Seka Berry is trying to lead a zero-waste lifestyle. In Killeen, she’s found that to be rather difficult.
She came here from Hawaii, and has spent time in Austin, both places where recycling is a priority. But in Killeen, Berry has been thrown off by the lack of options.
The most basic form of recycling is curbside pickup, provided by many nearby cities that offer curbside trash services. However, Killeen discontinued the service for fiscal year 2017, due to a shortage of customers on its pay-per use system.
Berry penned a petition on Change.org that asks City Manager Ron Olson to consider bringing back curbside recycling. Though she has taken steps herself to try and reduce the amount of waste she leaves behind, she’s not too optimistic others will follow suit if recycling isn’t readily available to them, at no additional cost.
“Our community is quickly expanding, which means that the amount of trash we produce will only grow in number,” the petition said. “The answer is not suspending curbside recycling services; the answer is revamping our recycling program, expanding the number of accepted recyclable plastics and promoting recycling as a priority, not merely entertaining it as an option.”
With curbside pickup recycling gone, the amount of waste going into the Temple landfill has increased and the landfill is already set to expand its capacity for the next 75 years.
Killeen City Manager Ron Olson, at the Killeen City Council’s request in March, took eight months to streamline the city’s residential and commercial service to increase efficiency and allow the department to compete fairly with private enterprise. Now, the council will take bids from private companies that want in on running the city’s solid waste department. The council decided Nov. 28 to move forward with the bidding process.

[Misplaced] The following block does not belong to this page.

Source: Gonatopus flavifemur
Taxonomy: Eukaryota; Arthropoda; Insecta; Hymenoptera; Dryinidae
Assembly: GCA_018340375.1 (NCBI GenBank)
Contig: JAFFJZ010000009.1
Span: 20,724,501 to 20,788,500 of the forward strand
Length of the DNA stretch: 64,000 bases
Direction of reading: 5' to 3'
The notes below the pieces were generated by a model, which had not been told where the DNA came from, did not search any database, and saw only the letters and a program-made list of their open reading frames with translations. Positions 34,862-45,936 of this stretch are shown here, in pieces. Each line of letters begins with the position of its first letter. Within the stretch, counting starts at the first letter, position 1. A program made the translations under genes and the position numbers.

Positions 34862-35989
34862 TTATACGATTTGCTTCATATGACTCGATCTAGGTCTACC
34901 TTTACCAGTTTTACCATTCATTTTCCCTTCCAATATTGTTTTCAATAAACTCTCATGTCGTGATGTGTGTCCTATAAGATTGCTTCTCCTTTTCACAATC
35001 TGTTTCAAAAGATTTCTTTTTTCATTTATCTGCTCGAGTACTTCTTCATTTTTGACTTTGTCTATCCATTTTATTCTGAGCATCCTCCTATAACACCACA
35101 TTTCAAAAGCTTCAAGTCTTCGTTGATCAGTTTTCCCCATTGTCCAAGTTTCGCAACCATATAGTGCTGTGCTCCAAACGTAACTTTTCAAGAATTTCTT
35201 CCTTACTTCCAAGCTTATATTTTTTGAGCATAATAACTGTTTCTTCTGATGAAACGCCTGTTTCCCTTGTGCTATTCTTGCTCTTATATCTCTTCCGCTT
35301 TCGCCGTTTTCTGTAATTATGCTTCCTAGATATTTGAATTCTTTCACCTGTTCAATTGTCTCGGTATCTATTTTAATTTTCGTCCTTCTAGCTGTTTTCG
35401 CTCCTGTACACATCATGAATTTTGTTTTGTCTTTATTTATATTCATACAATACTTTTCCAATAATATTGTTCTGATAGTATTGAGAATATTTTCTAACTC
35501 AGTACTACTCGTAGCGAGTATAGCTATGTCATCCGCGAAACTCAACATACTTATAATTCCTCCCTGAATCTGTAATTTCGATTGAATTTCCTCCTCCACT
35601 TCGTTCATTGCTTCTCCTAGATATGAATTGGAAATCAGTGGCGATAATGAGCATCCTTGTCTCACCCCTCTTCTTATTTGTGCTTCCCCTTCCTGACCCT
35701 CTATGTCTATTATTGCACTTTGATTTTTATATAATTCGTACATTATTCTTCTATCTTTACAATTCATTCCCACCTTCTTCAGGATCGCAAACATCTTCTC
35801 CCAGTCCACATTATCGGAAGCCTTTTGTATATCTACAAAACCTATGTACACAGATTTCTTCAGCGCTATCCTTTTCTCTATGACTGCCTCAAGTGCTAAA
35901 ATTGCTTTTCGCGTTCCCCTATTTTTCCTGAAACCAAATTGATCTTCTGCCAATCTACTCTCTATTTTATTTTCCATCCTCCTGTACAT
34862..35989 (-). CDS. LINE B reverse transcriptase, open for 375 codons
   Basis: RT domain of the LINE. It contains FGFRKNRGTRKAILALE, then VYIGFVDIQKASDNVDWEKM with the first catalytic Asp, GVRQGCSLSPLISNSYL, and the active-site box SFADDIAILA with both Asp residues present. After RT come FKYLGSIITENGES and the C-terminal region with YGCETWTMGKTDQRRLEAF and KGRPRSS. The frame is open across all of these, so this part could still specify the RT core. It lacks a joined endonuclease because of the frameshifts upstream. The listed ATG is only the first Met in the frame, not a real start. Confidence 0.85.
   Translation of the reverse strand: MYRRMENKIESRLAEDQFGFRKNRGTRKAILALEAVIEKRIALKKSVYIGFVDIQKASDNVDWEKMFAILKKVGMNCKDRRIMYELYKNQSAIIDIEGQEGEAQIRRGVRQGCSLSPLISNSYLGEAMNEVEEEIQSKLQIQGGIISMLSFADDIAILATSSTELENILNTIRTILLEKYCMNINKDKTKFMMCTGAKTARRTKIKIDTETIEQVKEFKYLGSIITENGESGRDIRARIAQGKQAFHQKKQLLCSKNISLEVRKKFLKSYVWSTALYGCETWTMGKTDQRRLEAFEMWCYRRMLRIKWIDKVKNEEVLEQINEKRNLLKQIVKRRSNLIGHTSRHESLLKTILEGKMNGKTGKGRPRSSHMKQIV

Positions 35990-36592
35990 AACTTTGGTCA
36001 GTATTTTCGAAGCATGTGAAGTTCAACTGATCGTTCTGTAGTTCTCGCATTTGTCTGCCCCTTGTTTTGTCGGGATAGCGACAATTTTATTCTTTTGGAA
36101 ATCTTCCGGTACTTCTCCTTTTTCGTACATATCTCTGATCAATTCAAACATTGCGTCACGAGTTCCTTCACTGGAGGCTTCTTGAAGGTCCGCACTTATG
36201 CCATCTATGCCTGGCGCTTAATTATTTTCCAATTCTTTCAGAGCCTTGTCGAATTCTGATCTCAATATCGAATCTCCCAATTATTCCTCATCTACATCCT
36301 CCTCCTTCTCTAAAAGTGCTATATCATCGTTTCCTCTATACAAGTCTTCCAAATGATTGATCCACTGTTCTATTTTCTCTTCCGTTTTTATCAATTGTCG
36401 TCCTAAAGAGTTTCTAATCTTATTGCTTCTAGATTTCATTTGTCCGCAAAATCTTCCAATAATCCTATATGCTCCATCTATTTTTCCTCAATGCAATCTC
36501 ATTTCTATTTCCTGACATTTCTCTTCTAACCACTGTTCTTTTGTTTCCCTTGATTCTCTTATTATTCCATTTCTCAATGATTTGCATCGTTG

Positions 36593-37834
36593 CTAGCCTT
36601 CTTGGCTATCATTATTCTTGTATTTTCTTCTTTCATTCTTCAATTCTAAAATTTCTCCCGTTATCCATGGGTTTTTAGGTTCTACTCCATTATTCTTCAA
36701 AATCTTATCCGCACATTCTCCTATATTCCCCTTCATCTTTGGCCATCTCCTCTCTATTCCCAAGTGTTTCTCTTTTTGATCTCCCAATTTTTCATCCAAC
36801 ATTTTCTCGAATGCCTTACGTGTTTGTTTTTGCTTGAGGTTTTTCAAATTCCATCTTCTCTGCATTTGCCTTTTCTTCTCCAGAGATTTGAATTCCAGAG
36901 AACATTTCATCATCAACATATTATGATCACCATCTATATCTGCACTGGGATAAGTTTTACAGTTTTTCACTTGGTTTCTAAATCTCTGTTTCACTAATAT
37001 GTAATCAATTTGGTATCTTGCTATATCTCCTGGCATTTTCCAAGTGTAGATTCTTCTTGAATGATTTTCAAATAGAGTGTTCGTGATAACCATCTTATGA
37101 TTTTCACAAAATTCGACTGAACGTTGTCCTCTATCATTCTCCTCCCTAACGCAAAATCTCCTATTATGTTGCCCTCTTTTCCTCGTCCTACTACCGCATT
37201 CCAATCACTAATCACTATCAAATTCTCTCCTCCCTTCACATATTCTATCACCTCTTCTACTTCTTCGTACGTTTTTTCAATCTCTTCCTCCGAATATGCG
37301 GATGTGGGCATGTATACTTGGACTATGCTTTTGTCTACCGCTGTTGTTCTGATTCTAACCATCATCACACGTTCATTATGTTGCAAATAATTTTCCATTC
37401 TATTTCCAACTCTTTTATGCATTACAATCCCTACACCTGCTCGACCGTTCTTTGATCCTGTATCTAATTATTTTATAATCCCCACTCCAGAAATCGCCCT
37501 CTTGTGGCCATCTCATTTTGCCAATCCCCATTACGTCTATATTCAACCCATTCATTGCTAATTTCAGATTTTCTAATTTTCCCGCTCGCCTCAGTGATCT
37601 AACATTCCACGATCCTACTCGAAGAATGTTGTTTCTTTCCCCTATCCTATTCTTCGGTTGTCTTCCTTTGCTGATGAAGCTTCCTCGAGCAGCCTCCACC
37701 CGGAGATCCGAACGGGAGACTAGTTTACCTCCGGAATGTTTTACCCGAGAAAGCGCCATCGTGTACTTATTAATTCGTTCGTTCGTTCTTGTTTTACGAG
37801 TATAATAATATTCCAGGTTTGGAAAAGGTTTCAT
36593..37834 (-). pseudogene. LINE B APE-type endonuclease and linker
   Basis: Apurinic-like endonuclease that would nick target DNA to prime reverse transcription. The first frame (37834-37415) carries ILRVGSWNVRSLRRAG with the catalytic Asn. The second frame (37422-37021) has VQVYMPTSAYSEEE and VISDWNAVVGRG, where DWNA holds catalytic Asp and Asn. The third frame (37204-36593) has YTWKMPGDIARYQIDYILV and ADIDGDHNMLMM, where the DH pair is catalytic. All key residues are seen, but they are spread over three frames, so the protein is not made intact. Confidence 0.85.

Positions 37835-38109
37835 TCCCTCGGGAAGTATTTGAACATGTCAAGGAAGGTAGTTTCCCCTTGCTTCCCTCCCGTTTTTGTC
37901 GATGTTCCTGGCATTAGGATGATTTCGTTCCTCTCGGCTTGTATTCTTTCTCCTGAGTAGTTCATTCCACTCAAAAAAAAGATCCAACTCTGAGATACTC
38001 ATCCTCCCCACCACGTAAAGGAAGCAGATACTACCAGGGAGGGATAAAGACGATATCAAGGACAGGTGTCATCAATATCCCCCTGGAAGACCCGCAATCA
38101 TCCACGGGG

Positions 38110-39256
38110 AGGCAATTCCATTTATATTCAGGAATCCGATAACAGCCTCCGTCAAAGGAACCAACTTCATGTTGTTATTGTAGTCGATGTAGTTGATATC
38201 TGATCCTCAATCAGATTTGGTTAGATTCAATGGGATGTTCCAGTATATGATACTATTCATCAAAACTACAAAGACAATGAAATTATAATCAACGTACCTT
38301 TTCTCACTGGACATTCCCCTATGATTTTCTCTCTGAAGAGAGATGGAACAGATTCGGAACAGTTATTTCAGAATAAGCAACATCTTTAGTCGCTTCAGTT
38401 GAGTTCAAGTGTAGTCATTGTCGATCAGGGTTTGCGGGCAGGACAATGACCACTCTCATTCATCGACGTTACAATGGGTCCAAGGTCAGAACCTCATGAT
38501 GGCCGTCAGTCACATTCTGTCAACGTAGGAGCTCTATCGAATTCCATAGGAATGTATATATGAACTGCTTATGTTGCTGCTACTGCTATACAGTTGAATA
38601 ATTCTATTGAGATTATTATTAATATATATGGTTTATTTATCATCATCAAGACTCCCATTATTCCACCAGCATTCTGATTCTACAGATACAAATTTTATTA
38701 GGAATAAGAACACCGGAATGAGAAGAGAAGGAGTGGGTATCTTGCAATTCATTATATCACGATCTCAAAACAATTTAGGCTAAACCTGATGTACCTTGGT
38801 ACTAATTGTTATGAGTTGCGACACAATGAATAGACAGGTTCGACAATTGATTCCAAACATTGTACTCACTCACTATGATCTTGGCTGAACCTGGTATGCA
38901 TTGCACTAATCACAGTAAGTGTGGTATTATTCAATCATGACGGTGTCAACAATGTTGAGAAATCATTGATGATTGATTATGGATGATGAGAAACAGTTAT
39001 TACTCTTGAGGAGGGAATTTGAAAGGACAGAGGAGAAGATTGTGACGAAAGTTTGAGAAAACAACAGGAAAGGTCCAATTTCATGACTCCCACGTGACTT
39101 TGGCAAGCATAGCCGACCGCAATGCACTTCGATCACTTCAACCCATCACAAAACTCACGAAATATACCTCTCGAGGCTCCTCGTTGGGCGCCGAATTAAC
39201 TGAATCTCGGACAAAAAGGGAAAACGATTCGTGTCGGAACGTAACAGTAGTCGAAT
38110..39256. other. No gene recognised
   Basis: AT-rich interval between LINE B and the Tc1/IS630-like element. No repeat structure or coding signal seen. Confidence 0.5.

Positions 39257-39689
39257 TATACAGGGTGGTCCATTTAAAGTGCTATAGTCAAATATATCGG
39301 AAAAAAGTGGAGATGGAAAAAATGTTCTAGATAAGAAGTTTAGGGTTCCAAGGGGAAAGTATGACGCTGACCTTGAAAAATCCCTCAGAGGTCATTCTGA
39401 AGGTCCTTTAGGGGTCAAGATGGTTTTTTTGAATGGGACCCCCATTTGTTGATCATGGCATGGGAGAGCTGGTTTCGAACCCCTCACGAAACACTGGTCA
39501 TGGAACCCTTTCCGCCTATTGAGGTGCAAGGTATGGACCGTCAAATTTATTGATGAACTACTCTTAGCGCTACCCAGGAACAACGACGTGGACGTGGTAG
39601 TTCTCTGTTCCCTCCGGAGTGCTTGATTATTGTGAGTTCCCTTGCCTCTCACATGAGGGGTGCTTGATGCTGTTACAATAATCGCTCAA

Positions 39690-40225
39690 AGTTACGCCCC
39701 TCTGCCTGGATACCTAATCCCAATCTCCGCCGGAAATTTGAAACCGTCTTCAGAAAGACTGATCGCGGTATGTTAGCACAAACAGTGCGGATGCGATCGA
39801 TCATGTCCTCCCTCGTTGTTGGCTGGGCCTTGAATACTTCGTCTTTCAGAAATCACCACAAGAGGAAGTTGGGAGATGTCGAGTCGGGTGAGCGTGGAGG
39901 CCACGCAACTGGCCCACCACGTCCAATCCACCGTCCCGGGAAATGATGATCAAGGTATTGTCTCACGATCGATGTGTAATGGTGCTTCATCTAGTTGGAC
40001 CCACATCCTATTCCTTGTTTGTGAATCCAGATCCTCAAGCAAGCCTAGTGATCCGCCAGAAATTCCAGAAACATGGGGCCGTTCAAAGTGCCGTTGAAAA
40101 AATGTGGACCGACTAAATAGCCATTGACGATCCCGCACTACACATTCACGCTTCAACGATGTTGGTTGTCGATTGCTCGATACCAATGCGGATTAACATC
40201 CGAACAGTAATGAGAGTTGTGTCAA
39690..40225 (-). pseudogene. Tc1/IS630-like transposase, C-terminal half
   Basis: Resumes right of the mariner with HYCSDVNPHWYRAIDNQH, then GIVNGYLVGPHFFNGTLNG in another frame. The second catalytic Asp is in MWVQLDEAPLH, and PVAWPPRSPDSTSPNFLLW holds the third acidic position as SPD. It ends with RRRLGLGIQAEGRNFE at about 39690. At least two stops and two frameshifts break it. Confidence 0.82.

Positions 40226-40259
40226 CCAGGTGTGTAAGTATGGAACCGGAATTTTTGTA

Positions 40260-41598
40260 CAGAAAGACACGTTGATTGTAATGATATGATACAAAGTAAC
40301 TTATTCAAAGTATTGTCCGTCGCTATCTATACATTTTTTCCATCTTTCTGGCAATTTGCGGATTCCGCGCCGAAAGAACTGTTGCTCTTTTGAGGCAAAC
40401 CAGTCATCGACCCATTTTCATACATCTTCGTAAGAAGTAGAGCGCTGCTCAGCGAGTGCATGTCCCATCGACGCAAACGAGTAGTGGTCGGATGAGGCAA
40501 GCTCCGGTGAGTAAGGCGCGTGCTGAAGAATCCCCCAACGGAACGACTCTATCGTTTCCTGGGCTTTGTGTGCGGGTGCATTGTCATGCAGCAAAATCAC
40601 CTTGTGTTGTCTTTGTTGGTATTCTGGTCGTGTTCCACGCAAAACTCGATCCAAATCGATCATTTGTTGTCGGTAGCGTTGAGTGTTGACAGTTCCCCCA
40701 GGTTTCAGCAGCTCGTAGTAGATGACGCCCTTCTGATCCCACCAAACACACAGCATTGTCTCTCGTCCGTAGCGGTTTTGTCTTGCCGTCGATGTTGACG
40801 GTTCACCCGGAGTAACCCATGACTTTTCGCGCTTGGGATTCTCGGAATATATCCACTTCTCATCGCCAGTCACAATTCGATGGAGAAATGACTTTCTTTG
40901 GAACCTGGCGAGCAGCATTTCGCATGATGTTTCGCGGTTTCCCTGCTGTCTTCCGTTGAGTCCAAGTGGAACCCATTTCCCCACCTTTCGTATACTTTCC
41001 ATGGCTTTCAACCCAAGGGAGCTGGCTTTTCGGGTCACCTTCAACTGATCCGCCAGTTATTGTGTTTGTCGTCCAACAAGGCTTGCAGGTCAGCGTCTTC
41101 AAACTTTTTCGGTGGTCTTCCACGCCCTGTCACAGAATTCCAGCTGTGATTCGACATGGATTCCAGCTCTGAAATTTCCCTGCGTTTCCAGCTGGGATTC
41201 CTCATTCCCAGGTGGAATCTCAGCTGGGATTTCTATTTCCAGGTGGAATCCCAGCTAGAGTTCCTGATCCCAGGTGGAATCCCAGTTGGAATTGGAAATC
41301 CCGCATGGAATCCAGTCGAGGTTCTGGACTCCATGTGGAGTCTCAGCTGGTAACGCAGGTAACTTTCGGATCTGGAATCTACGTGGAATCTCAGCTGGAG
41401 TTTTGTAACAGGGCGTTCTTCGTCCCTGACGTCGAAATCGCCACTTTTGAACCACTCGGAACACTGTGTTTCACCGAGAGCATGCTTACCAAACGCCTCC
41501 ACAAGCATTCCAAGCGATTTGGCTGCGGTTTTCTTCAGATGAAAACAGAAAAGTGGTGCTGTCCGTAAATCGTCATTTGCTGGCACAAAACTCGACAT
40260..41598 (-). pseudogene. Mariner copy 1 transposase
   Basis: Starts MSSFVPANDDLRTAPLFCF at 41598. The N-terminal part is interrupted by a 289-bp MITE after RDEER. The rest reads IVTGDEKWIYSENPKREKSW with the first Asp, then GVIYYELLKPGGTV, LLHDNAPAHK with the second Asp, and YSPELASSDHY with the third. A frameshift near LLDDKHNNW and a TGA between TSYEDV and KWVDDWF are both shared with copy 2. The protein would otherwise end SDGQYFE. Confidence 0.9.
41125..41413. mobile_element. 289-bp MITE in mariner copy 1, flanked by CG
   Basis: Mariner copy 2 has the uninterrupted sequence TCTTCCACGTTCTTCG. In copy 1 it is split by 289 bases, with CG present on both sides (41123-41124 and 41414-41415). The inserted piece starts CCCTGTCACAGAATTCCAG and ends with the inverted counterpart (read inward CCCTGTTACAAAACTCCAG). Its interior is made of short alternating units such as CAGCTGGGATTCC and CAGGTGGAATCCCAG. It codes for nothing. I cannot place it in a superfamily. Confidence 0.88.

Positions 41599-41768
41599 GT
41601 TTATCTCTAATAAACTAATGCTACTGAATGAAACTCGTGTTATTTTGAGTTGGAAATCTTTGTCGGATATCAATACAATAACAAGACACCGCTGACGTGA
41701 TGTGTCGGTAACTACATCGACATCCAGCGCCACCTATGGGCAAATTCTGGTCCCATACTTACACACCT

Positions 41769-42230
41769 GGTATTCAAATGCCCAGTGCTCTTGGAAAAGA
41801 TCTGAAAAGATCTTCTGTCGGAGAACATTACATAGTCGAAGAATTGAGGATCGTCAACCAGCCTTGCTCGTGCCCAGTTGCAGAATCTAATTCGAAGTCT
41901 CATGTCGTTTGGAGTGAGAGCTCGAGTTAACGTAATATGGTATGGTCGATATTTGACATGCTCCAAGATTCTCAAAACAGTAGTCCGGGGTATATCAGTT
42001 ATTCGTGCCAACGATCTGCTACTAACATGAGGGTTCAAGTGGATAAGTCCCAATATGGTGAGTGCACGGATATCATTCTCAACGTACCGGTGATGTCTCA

The privatization of solid waste removal has the potential to bring back curbside recycling, but there is no guarantee. The city can also add on curbside recycling if it takes advantage of identified efficiencies and associated costs savings, according to city spokeswoman Hilary Shine.
Though curbside recycling was once offered in Killeen, it wasn’t free. Residents had to pay for a subscription, about $2.60 a month, which is very different from several surrounding areas. Waco, Temple, Copperas Cove, Belton and Fort Hood all offer curbside recycling at no additional charge.
From 2012 to 2016, when curbside recycling services were offered, the Killeen Recycling Center never took in less than 1,100 tons of material. In 2014, a record 1,414 tons of material were brought in, thanks to 510 tons of curbside materials. But in fiscal year 2017, the center took in just 850.4 tons of material.
The curbside recycling service was suspended Sept. 30, 2016. The Killeen City Council cut the program, citing low participation and finances, even though the ratepayers’ fund had a surplus. Two months later, the city took $1.67 million from the trash ratepayer’s fund to bolster a city fund.
The recycling program had operated at a $300,000 loss a year, according to Shine.
After a year without curbside recycling, the center missed out on about 480 tons of material that could have been saved from going in the Temple landfill.
The Temple landfill is in the final stages of expanding, so it can expand its capacity over the next 70 to 75 years. It received an additional 3,988 tons of waste from Killeen in fiscal year 2017.
There are a number of ways landfills have the potential to harm the environment. The No. 1 way is through methane gas and carbon dioxide emissions that contribute to the destruction of the ozone layer, according to Mike Bush, the program manager of the Fort Hood Recycling Center. The more holes dug for waste to go into, the more negatively that can affect groundwater.